We note that at the preliminary hearing, Nesbitt was positive in his identification of defendant as the offender. It would appear from his testimony that he was sufficiently sober and was afforded adequate opportunity for identification at the time of the robbery. Further, the allegedly "suggestive" identification was not one arranged by the police and is therefore distinguishable from the one-man show up in People v. Sanders, 4 Ill. App.3d 494, 280 N.E.2d 269, cited by defendant. Here, there was no show up or police action but an unsolicited identification of the offender by the victim. Thus, again we believe there is no merit to the contention that such a motion should have been presented.

• 8 Defendant next says that his counsel was incompetent in failing to object to the "bolstering testimony" of Officer Daly concerning Nesbitt's identification of defendant at the squadrol. Further, defendant contends his counsel was incompetent in failing to object to the admission of testimony concerning alleged improper efforts by defendant to influence Nesbitt and in eliciting on the cross-examination of Daly evidence of defendant's prior arrests and detentions.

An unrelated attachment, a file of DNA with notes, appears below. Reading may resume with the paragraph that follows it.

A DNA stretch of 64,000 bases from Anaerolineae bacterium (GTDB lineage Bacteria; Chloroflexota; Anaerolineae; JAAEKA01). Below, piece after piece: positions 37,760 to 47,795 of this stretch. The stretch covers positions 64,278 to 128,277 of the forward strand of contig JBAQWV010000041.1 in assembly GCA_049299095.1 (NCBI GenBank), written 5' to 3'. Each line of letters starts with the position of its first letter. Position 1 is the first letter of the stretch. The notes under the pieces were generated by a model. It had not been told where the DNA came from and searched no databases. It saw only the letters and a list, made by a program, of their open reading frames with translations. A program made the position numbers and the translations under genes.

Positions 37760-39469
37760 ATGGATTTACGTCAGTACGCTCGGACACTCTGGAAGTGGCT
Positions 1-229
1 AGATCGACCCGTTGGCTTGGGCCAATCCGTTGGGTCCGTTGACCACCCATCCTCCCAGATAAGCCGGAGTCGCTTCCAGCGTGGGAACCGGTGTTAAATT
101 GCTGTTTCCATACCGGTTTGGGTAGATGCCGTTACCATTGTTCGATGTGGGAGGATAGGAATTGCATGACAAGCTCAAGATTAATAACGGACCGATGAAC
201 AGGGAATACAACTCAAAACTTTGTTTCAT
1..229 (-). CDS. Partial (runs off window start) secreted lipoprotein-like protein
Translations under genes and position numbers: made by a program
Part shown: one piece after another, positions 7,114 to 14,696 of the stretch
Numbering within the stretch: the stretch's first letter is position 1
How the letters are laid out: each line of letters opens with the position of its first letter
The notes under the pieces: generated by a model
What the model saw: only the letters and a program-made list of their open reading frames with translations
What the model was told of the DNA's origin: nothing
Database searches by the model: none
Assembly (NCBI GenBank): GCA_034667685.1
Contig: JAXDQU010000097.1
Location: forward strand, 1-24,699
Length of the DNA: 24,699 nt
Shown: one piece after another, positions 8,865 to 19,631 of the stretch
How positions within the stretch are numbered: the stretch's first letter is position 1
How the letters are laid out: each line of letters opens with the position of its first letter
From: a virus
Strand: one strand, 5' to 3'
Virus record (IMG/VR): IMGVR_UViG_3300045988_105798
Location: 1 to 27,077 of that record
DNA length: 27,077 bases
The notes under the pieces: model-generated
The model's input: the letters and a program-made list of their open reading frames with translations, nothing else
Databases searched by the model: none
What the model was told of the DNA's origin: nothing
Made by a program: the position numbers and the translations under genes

As a general rule, the decision as to when and to what matters objection should be made are matters of trial strategy. (People v. Stewart, 24 Ill. App.3d 605, 321 N.E.2d 450; People v. Rettig, 131 Ill. App.2d 687, 264 N.E.2d 835.) Thus, it has been stated that "[f]ailure of a lawyer to make a motion, to object to improper testimony during a trial, or to object to portions of a prosecutor's final argument, does not establish lack of competent representation." (Stewart, at 612.) Likewise, in People v. Walker, 22 Ill. App.3d 711, 715, 318 N.E.2d 111, it was stated:

"All that is required of counsel is that his decisions, when viewed in the framework of trial pressures, be within the range of reasonable actions which might have been taken by an attorney skilled in the criminal law, regardless of the outcome of such decisions."